vi.               It may promote eye health

You need to take more watercress or feature it more frequently in your recipes if you want to promote your eye health and lower the risk of visual complications. This leafy green vegetable is packed with zeaxanthin and lutein, two antioxidants that effectively reduce the risk of age-related macular degeneration. As if that’s not enough, the same vegetable is packed with beta-carotene and vitamin A, also needed for healthy eyes.

vii.             It may lower the risk of certain cancers

Cancer, diabetes, heart disease, and heart failure top the list of complications that compromise life quality and cause many deaths. Thankfully, several foods, including watercress, may help lower the risk of cancers. Glucosinolates, one of the antioxidants in watercress, are activated into isothiocyanates by cutting or chewing watercress. Studies show that the latter helps lower the risk of several cancers, including breast, lung, prostate, skin, and liver cancers.

viii.           It may turbo-shoot the immune system

The immune system is the body’s defense system, and anything that affects it compromises overall health. Thankfully, you can eat several foods to boost the body’s defense mechanism, lowering the risk of infections. Watercress has vitamin C, and taking a cupful (34 g) of this vegetable helps meet 17% or 20% RDI of women’s and men’s vitamin C needs, respectively. Vitamin C is one of the powerful antioxidants that safeguard and boost the immune system.

ix.                It is good for heart health

Eating foods rich in minerals, vitamins, and compounds that promote heart health is important in keeping cardiovascular diseases at bay. You can include watercress in your diet more often to supply the heart with its health-promoting compounds. Watercress is rich in powerful antioxidants, including lutein, flavonoids, zeaxanthins, and isothiocyanin from the activation of glucosinolates. All these add on to heart health. Besides, it is rich in nitrate ions that increase the blood vessels’ nitric oxide levels, making them more flexible and readier to vasodilate or vasoconstrict.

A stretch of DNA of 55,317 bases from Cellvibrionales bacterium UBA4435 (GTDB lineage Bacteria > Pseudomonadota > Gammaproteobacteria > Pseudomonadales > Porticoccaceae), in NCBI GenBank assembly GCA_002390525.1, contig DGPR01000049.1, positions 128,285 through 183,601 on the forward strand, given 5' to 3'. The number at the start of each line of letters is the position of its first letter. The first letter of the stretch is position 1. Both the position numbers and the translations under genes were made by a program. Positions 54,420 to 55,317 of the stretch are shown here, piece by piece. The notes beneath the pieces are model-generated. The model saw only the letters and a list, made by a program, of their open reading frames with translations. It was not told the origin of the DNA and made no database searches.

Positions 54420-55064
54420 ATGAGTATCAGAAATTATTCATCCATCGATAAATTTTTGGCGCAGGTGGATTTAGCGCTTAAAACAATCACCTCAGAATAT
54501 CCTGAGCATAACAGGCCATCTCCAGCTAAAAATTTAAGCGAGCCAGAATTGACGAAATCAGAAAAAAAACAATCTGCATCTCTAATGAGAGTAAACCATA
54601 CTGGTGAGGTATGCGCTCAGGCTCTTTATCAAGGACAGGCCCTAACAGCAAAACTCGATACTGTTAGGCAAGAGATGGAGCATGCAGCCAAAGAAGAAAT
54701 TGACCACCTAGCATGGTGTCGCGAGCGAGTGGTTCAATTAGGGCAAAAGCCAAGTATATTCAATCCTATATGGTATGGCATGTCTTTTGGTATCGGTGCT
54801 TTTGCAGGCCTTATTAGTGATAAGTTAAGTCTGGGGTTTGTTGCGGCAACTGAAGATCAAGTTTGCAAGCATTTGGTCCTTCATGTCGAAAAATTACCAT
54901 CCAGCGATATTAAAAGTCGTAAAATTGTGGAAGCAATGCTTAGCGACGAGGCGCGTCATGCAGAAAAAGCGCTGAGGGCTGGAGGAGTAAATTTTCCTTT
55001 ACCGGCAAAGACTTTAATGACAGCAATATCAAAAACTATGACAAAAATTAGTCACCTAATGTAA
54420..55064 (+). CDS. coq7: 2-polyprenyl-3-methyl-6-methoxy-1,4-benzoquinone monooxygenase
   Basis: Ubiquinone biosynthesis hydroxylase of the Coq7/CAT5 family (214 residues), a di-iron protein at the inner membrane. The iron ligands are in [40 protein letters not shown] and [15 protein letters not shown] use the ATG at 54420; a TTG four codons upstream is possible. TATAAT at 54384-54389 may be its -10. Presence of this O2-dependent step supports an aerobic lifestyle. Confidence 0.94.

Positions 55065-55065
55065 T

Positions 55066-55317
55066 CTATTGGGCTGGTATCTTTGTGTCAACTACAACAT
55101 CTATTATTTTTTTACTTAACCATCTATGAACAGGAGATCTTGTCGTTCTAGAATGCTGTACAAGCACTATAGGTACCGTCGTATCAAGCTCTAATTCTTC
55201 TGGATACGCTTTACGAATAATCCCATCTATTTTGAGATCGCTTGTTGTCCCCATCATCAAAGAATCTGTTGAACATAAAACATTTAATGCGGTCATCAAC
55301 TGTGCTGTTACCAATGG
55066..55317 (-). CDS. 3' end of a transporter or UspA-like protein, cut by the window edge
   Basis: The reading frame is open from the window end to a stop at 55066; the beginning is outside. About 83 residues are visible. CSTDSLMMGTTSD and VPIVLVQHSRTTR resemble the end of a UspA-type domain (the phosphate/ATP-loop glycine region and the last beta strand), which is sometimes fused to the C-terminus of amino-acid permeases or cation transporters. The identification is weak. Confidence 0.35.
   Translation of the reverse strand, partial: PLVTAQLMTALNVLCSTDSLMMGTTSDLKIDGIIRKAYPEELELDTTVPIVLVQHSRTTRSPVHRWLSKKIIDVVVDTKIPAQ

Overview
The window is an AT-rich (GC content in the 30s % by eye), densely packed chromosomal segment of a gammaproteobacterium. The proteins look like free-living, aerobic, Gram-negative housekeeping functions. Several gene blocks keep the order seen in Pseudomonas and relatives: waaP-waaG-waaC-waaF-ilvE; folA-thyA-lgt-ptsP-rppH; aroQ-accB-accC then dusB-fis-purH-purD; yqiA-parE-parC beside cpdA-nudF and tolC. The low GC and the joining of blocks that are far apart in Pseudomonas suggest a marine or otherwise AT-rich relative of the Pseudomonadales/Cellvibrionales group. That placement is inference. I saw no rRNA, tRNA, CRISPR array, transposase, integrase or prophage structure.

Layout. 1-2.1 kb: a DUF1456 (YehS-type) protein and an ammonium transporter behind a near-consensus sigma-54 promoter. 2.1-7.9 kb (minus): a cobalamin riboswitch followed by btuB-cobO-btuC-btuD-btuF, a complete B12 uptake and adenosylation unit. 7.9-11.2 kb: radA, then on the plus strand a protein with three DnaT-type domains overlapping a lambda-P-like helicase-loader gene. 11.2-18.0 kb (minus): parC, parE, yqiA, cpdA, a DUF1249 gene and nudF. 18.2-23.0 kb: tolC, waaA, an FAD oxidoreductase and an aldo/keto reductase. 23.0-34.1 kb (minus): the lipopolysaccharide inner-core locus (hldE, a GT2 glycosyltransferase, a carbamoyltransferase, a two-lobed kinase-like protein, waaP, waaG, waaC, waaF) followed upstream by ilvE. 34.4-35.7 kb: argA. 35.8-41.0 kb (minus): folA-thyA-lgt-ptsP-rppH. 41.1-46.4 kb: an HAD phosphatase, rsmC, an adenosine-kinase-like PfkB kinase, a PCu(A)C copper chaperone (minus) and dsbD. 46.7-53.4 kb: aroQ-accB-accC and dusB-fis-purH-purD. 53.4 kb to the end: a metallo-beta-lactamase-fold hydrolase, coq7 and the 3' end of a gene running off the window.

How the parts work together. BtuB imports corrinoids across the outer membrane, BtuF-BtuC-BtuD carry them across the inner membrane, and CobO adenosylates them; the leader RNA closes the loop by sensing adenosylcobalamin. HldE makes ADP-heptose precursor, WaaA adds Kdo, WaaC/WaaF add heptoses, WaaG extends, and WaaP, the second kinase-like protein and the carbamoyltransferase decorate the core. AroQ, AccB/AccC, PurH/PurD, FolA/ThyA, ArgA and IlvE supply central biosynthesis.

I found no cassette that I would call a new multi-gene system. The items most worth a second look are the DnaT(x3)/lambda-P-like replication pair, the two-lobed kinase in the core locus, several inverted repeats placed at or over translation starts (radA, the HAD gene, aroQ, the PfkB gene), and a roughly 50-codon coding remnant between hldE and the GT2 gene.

x.                  It may be good for athletic performance

Athletes and workout enthusiasts now eat more watercress and other vegetables in the Brassicaceae family to boost their performance. As mentioned previously, watercress is rich in nitrates, making it good for the heart and blood vessels. One performs well with the heart condition in good shape and blood vessels that readily vasoconstrict or vasodilate.


Watercress is a leafy green vegetable belonging to the same class as cabbage, Brussel sprouts, and other brassicaceous vegetables. It has been popularized worldwide, and for every good reason. It is rich in antioxidants, minerals, and vitamins, loading it with impressive health benefits. Peer into this article to see in detail all the health perks you can reap by taking watercress.

Nataly Komova

Nutritionist. Bluffton University, MS

In today's world, people's eating and exercise patterns have changed, and it is often lifestyle that is the cause of many diet-related illnesses. I believe that each of us is unique – what works for one does not help another. What is more, it can even be harmful. I am interested in food psychology, which studies a person's relationship with their body and food, explains our choices and desires for specific products, the difficulty of maintaining optimal body weight, as well as the influence of various internal and external factors on appetite. I'm also an avid vintage car collector, and currently, I'm working on my 1993 W124 Mercedes. You may have stumbled upon articles I have been featured in, for example, in Cosmopolitan, Elle, Grazia, Women's Health, The Guardian, and others.